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John J. Lynch Papers Now Available

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Special Collections at UL Lafayette is proud to present the papers of Louisiana biologist John J. Lynch. Lynch was a flyway biologist surveyed the migratory patterns of waterfowl such as geese, brant, and swans. Some of his most important work included the study, recovery, and preservation of Whooping Cranes. He helped rescue surviving cranes in Louisiana and even hatched the first Whooping Crane egg in captivity. His daughter, Mary Lynch Courville, donated the collection.

At the beginning of his career, Lynch worked for the United States Biological Survey, later becoming the United States Fish and Wildlife Service. In 1955, he joined the Biology department at the University of Southwestern Louisiana (now the University of Louisiana at Lafayette) and taught courses on coastal marsh management. He continued his flyway work on Whooping Cranes and other waterfowl, as well as pursuing horticulturist activities regarding Louisiana orchids.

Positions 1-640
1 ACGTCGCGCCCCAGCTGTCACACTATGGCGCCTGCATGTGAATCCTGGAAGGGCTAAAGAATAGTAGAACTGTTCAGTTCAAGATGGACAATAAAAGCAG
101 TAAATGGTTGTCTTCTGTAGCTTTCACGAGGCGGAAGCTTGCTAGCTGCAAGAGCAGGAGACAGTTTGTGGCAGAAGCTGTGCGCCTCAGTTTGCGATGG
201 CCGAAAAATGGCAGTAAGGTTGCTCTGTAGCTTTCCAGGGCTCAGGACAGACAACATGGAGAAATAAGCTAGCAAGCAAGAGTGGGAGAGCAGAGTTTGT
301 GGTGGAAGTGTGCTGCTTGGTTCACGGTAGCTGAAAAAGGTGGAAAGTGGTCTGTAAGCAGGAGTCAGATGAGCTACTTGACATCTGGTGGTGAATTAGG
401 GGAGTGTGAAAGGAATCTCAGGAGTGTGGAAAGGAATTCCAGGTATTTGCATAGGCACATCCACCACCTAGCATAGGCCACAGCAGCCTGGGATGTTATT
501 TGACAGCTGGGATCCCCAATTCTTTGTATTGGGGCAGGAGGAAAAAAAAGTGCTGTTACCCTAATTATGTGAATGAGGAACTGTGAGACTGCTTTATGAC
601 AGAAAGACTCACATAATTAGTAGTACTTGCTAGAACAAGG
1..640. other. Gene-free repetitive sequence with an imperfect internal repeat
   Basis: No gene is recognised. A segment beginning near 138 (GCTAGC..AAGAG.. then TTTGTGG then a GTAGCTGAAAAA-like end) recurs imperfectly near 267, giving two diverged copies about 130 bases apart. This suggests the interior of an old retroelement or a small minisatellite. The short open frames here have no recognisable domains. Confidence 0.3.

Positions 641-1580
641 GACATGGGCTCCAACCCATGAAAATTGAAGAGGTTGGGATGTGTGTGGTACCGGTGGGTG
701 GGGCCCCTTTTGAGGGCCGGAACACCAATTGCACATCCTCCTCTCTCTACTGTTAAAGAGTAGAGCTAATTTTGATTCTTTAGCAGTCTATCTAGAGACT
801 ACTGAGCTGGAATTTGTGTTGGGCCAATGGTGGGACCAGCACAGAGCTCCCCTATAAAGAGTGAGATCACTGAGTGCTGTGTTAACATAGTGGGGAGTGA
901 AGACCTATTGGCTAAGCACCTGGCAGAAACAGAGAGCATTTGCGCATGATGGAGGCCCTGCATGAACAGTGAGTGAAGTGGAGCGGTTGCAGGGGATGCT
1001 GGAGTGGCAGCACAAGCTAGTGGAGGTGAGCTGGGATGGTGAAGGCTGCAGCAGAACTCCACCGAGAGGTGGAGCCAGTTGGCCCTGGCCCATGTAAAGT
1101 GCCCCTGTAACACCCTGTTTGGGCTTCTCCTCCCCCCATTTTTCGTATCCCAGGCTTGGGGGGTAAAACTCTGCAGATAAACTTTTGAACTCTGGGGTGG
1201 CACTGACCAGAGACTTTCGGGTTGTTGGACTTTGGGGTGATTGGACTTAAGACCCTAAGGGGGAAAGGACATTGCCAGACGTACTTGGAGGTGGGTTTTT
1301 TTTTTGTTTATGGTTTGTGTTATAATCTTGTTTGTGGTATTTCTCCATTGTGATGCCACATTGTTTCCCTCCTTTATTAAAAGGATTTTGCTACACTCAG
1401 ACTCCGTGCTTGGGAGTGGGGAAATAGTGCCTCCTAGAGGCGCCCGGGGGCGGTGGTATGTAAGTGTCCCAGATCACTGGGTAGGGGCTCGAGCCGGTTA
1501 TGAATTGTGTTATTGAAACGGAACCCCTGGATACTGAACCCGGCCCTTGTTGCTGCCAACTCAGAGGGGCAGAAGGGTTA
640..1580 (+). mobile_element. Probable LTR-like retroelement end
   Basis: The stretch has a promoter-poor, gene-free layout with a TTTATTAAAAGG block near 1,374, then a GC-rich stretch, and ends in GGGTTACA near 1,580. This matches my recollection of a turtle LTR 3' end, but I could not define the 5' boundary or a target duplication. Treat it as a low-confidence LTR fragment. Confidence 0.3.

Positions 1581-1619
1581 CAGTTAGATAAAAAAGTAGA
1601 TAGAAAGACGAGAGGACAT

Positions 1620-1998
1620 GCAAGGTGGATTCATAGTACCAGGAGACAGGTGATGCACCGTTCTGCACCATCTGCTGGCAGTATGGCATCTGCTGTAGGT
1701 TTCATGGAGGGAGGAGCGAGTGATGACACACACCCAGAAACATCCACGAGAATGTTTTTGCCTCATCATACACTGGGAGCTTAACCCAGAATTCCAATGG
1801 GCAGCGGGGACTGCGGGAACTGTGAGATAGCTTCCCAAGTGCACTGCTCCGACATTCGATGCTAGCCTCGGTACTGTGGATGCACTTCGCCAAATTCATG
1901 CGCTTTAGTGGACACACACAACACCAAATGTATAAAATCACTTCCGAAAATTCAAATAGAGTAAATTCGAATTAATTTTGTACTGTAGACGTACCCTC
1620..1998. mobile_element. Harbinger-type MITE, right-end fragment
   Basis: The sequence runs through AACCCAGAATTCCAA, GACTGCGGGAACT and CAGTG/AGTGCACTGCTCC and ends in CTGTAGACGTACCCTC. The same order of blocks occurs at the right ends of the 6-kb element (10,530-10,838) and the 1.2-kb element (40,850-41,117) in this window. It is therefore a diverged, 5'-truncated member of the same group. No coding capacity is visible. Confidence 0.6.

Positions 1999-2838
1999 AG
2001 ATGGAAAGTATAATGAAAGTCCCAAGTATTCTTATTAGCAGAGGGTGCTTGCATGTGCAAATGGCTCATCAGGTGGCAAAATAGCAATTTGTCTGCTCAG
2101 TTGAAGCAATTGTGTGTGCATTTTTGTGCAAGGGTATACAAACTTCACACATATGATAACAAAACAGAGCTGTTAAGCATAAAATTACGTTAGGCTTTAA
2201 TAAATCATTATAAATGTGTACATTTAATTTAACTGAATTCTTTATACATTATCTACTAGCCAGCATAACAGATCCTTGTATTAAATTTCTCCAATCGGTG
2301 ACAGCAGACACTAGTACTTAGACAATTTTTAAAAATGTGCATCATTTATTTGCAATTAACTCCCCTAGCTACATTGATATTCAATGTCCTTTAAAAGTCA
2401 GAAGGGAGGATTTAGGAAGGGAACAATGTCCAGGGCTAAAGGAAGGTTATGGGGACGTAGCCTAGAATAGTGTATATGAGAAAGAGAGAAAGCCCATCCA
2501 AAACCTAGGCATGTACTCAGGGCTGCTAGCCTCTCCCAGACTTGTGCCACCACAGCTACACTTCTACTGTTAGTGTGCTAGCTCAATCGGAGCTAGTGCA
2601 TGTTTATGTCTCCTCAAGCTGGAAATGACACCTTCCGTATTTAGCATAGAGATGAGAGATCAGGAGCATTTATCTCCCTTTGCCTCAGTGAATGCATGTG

The John J. Lynch Papers include his entire body of research on Whooping Cranes, marsh ecology, wildlife, and much more. The collection also includes correspondence, maps, news clippings and newletters, and materials related to the associations he belonged to. These papers are housed in the University Archives and Acadiana Manuscripts Collection under Coll. 387.


Lynch Papers

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